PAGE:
“I try to make the bridge between football and their life,” says Father Hollowell, who also coached football for two years at Bishop Chatard High School in Indianapolis before entering the seminary. “I think sports, in general, teach them about life. I wouldn’t be out there—and Archbishop [Daniel M. Buechlein] wouldn’t let me be out there—if we didn’t believe that.”

At 16, Cardinal Ritter sophomore Matt Swintz recalls one of Father Hollowell’s homilies that left its greatest impression on the football team.

“He was talking about how a fist is much stronger than an open hand,” says Matt, a member of St. Michael the Archangel Parish in Indianapolis. “He said if we were all together as a football team, we’d be much stronger.”

“I feel comfortable with him,” says Michael Birk, 15, a Cardinal Ritter sophomore, a Raider football player and a member of St. Malachy Parish. “I feel like I could go to him if I ever needed anything.”

It’s that sense of togetherness and passion that has always attracted Father Hollowell to football—a sport he describes as “a very Catholic game.”

“It’s oriented around discipline and family,” says Father Hollowell, the oldest of 11 children—a football team in itself. “If you don’t like the guys you are playing with—no matter how good you are—you’re not going to win. You’re not going to find success.”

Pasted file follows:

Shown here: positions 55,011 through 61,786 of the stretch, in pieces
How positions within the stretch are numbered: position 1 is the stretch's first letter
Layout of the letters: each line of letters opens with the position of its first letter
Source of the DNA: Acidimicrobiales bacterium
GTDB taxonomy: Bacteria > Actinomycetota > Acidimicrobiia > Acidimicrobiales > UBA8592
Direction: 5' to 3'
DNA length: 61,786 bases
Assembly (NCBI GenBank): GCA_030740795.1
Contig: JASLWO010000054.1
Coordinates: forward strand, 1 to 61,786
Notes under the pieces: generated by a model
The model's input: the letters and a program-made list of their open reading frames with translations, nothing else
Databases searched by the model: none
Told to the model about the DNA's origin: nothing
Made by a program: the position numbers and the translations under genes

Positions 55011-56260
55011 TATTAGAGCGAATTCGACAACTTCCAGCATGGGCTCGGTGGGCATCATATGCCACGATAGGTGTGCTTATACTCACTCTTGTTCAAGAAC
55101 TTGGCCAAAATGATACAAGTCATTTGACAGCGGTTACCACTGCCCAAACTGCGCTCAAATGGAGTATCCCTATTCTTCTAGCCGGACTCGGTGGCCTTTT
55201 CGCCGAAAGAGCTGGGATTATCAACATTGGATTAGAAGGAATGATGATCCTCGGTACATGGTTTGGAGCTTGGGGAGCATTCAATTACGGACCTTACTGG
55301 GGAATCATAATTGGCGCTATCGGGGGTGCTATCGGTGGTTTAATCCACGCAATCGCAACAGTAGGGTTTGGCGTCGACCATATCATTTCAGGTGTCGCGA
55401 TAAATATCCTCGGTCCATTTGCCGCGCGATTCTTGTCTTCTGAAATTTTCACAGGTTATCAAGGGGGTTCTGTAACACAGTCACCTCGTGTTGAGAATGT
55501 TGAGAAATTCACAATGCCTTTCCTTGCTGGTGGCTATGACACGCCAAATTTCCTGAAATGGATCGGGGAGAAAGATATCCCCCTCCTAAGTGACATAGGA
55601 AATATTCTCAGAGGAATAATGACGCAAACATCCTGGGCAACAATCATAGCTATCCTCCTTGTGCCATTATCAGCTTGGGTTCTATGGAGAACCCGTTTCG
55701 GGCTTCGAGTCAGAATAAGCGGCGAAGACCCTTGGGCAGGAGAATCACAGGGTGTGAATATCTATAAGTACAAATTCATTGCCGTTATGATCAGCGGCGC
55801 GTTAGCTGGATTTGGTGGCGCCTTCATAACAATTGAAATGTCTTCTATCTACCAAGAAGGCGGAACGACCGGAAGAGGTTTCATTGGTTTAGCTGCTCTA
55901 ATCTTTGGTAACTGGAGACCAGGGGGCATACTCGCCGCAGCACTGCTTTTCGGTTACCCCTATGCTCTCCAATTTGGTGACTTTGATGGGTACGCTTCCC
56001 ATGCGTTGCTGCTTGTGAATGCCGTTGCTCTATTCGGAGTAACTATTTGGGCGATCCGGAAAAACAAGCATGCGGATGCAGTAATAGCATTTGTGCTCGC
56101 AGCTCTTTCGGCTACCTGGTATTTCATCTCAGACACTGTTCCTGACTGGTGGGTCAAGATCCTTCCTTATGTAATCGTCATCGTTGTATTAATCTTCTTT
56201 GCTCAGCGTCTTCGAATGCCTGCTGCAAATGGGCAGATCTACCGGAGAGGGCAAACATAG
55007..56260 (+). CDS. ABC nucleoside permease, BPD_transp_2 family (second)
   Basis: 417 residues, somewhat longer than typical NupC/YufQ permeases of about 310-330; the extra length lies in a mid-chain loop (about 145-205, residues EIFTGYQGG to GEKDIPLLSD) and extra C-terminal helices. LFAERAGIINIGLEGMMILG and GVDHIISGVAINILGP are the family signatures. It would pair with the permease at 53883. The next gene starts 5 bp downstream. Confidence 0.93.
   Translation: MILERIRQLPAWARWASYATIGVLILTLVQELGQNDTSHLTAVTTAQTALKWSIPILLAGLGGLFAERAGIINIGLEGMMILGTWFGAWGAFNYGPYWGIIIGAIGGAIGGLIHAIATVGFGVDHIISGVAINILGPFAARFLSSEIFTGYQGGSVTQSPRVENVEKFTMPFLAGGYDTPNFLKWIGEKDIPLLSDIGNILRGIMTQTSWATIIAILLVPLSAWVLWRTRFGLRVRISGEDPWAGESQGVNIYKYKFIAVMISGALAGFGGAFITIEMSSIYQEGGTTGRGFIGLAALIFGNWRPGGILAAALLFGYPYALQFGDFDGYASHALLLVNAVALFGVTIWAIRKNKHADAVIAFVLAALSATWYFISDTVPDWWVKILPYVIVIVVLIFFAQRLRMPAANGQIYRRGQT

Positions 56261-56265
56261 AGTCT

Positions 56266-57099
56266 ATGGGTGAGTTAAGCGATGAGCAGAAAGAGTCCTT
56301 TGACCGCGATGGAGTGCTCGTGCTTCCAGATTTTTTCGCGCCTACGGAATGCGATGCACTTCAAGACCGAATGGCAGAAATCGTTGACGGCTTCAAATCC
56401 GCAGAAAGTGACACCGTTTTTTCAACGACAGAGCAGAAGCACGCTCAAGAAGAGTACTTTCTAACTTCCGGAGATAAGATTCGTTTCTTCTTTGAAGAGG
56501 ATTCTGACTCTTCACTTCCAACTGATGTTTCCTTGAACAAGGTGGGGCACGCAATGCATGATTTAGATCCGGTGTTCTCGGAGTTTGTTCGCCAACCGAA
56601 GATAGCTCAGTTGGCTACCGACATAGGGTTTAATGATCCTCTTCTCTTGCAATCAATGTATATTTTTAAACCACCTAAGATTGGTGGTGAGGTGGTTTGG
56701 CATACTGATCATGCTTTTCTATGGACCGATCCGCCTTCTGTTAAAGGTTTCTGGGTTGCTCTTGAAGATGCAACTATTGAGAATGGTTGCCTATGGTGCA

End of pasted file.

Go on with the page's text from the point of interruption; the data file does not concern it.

Faith, football and a fatherly instinct

One of Father Hollowell’s favorite times on a football field has always been that moment just before the game begins—when all the hard work and preparation of a week of practice leads to the anticipation and excitement of the opening kickoff.

As a player, he couldn’t wait to get on the field to do everything he could to help his team win.

As a coach, he is just as intense, but his perspective has also widened.

“There’s a fatherly instinct that kicks in when the game is close to starting now,” he says. “You see these young men getting ready to perform on a stage in front of a lot of people. There’s always a deep concern for them to do their best. I want them to be able to do as well as they can for themselves and each other.”

He also hopes that when the young athletes look at his life, they will look beyond his intensity for football and see his passion for his faith—and the priesthood.

“There’s such a need for priests,” he says. “If we just had more holy guys who were willing to help, it would make such a difference. I want to encourage other guys to be part of our team. If someone became a priest because of me, that would be the ultimate compliment.”

So Father Hollowell keeps teaching, coaching and serving as a chaplain. He gives everything he has while knowing he has been given the greatest blessing of his life.

“For me, being a priest is truly a gift,” he says. “For the first time in my life, I feel like I’m doing what I truly should be doing.” †